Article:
At a recent conference, BuzzFeed’s chief revenue officer Andy Wiedlin said brands should strive to be more like the co-worker who always tells the great stories people can’t wait to share.
Right now, he said more brands are acting like the co-worker who constantly interrupts colleagues to ask for help with a project.
BuzzFeed has used this approach to storytelling very successfully, pulling in 85 million unique visitors in August. The social-media fueled news platform is also becoming known as a poster child for native advertising, helping brands reach the coveted millennial audience. However, BuzzFeed is not all kittens and listicles. Brands must understand why storytelling has risen as a marketing practice to discover the secret to creating truly shareable content.
Humanity’s love of storytelling and sharing information goes back to ancient cave paintings. Until recently, technology and other obstacles made it necessary for consumers to get much of their information via gatekeepers. News came from specific reporters, via a limited number of mediums, at set times. We learned about products from highly produced ads made by the brands themselves — ads that interrupted our news or entertainment with blatant sales messages.
The rise of the Web and social media eliminated the gatekeeper’s role and allow consumers to get content when they want and how they want it. Consumers are empowered to share information among each other and news comes from countless sources the second it happens. We also learn about brands from fellow consumers — who may or may not have good things to say about the products.
Now that audiences can banish interruptions with the click of a button or tap of the screen, how can brands adapt? Wiedlin said marketers must create content that consumers not only embrace but also eagerly pass along to their friends.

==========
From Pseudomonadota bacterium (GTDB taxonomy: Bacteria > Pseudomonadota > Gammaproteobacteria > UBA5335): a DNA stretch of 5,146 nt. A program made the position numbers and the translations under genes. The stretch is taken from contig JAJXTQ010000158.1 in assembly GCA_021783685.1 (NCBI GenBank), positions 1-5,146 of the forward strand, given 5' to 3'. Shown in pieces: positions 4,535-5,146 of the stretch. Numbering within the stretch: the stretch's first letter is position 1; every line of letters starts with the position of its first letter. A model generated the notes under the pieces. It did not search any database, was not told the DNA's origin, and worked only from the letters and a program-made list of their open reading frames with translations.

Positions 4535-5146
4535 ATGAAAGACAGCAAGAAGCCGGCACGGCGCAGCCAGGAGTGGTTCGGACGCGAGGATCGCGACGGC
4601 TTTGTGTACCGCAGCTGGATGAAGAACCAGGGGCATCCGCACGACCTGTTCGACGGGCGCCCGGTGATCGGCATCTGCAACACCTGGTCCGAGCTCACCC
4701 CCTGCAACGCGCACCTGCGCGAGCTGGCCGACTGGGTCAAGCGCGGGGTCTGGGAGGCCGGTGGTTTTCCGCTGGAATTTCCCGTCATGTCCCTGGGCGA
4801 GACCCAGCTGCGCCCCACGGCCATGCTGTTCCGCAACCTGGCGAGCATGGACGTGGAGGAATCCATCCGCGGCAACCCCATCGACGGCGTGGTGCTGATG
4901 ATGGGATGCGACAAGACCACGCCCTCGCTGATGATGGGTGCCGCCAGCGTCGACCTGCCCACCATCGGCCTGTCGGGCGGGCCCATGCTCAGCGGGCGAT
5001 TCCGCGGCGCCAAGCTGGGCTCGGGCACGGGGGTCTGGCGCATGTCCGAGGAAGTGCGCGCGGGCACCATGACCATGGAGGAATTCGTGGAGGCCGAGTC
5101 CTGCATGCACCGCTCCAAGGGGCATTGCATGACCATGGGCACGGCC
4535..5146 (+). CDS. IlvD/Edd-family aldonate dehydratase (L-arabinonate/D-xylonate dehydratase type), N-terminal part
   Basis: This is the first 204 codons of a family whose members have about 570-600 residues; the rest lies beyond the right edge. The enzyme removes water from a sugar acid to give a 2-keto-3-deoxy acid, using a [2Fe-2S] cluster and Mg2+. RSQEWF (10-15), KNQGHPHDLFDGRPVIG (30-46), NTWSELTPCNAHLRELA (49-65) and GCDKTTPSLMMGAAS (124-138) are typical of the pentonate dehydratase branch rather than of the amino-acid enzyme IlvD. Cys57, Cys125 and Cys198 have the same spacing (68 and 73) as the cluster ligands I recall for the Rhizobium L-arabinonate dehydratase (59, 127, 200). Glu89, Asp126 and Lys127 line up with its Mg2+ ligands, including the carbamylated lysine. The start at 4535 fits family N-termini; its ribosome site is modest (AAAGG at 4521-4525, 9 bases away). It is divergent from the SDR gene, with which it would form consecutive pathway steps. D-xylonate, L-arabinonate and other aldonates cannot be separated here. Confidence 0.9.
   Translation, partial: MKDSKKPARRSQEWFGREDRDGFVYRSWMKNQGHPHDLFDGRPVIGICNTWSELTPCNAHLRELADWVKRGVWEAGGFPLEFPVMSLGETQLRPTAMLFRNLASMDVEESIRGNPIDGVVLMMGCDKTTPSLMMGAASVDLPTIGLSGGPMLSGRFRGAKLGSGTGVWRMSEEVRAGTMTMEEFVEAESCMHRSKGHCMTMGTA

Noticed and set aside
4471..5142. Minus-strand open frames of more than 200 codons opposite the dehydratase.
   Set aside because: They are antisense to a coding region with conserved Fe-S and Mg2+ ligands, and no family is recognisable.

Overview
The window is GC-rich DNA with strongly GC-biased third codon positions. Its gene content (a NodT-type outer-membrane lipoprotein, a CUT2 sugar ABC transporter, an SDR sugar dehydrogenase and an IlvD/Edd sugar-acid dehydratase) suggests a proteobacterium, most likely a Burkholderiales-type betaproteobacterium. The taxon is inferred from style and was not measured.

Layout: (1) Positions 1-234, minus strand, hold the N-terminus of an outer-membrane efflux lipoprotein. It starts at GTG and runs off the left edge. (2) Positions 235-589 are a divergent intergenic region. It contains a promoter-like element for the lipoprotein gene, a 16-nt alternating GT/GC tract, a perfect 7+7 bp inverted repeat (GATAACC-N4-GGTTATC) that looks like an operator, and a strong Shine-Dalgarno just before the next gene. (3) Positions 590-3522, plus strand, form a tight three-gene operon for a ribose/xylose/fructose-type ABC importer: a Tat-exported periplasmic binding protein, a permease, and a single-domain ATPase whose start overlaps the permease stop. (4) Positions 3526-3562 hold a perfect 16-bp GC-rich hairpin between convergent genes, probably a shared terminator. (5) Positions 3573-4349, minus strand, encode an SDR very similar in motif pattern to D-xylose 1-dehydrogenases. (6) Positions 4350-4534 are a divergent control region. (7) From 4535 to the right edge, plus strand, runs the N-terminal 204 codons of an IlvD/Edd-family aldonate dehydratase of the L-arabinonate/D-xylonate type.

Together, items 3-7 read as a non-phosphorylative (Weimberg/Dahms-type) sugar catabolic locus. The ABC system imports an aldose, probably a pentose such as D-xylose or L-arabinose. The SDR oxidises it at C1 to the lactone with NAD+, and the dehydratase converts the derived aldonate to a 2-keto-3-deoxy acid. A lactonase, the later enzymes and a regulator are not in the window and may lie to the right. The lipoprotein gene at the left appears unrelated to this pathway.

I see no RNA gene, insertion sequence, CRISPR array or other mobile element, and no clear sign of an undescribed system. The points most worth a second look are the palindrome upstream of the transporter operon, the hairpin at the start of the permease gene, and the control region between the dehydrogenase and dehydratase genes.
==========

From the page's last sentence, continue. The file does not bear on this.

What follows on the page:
“Content must pass the ‘Facebook test’ to determine whether or not it’s engaging and shareable,” said Wiedlin. “Content creators should ask themselves if they would want to see that piece of content in their own newsfeeds, and then share it to others.”
To pass this test, brands should:
- Connect with consumers emotionally;
- Resonate with aspects of their consumers’ personal identity;
- Tap into the consumers’ love of nostalgia and sharing memories from their past;
- Not embarrass anyone. People don’t usually share embarrassing material.
While marketers should use a light hand, they also need to be absolutely transparent that they are the producers of that content. Fewer things turn off consumers faster that emotional manipulation and dishonesty — whether perceived or legitimate.
Measurement & Planned Spontaneity
Wiedlin said BuzzFeed “measures everything” about its content, including engagement and sharing. It knows when content like the Toyota-sponsored “Top 20 Coolest Hybrid Animals” piece performs well, and it knows from experience that users love articles that reminisce about pop culture memories like “Full House.”
Wiedlin also noted that if brands can’t take advantage of the real-time marketing trend, they should tap into “planned spontaneity.” For example, retailers could team with BuzzFeed to produce a “People You Always See on Black Friday” feature that’s released early Black Friday morning.
Sites such as BuzzFeed, Upworthy and their ilk may seem like sensational diversions to some. But, as more and more brands are noting, they’re tapping into the rapidly growing culture of social storytelling. And as sites like BuzzFeed expand into more traditional news, they’re becoming much more than a powerful online destination to a growing number of consumers.